Our crash flag is still flying. But that was not a crash. Just a bad day. And today’s news tells us that other Gulf States are rallying around Dubai, ready to extend a helping hand and lend a buck or two. Oil is rallying on the news.
Does that mean this bubbly trend is stronger than we thought? Is this a bubble made of Kevlar? Will it resist other pins?
We wouldn’t count on it. When China pops, we’ll see US stocks down a lot more than 154 points. In fact, we expect to see the Dow in 5,000-ish territory when this bounce is over. And when that happens, emerging markets will probably be hit even harder.
Dubai was a “wake up call,” for investors in emerging markets, says The New York Times today.
But the pin that pricks recovery hopes won’t necessarily be imported. There are plenty of sharp objects in the homeland too. There is, for example, the growing realization that the recovery is a fraud.
“Half a recovery,” says a New York Times columnist, may be all we get.
Today, the press will concentrate on analyzing Black Friday sales results. Already, The Wall Street Journal has rendered its verdict: more shoppers; fewer sales.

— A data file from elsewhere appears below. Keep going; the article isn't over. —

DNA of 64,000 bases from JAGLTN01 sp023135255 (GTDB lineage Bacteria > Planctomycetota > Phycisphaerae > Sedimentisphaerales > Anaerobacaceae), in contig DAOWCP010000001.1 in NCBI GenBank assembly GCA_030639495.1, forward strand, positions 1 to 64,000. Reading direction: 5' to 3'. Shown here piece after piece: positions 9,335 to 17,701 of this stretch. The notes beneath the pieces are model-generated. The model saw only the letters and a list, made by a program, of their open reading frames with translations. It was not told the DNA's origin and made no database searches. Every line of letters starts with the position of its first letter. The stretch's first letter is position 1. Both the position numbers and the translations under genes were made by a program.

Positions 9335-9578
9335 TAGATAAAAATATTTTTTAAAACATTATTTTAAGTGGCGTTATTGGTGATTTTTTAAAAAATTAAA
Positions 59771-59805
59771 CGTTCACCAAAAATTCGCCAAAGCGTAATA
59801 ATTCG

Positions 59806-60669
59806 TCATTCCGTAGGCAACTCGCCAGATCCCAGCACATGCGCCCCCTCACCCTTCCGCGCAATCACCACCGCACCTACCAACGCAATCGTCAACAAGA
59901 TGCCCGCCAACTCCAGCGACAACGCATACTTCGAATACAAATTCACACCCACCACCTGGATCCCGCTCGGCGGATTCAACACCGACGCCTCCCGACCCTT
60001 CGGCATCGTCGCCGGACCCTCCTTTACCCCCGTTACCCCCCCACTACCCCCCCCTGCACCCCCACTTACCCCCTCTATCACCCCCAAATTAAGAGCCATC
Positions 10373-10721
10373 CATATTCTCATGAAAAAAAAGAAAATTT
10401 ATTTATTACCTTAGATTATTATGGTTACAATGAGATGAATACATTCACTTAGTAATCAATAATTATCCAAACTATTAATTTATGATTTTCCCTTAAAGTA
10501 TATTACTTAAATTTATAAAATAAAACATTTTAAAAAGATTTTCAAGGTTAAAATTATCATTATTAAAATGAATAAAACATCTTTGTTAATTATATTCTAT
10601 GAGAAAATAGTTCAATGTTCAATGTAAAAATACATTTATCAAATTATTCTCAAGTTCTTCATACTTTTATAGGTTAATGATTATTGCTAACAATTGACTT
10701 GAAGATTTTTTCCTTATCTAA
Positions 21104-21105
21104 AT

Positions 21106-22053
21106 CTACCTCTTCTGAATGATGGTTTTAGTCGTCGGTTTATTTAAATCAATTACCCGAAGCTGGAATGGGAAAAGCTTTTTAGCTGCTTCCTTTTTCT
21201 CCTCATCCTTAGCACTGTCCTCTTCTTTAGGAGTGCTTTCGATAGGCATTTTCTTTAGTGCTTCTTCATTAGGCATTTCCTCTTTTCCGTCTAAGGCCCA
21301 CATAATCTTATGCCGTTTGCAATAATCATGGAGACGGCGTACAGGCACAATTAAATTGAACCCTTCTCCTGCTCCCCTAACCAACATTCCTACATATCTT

If the initial reports are correct, the traffic wasn’t bad on Friday. But retail outlets were only able to snag sales by offering discounts. It’s a deflationary world, after all. Shoppers want lower prices to make up for the fact that they have less money to spend. And they’ll get lower prices too. Because this is a de-leveraging cycle. The world has too much debt, too many factories and too many workers…at least for the real, available purchasing power. Prices will go down naturally until excesses are absorbed…dismantled…or converted to other uses.
But wait…there are also unnatural forces at work. Governments are bailing out bungled companies. They’re supplying zombie industries with fresh blood from the taxpayers. They’re standing in the way of the de-leveraging progress. They’re creating “money” out of thin air.
It’s this last point that is most explosive. As long as government is just stalling the correction, it doesn’t cause too much distortion or volatility. But when it fiddles with the money…oh la la; that’s where it gets interesting.
Traditionally, people buy gold when they think the monetary authorities are up to something. Throughout the world, investors are getting edgy…they’re wondering how it is possible to add so much cash and credit to the economy without sending prices to the moon.
We’ll tell you how it’s possible: there’s a depression. In a depression, the flow of cash and credit coagulates. Even if you increase the cash in bank vaults, it doesn’t circulate into the real economy. Banks don’t lend. People don’t borrow. Consumers don’t consume.
It just sits there…waiting for the end of the depression…like a teenager waiting for Friday…
Bill Bonner,The Daily Reckoning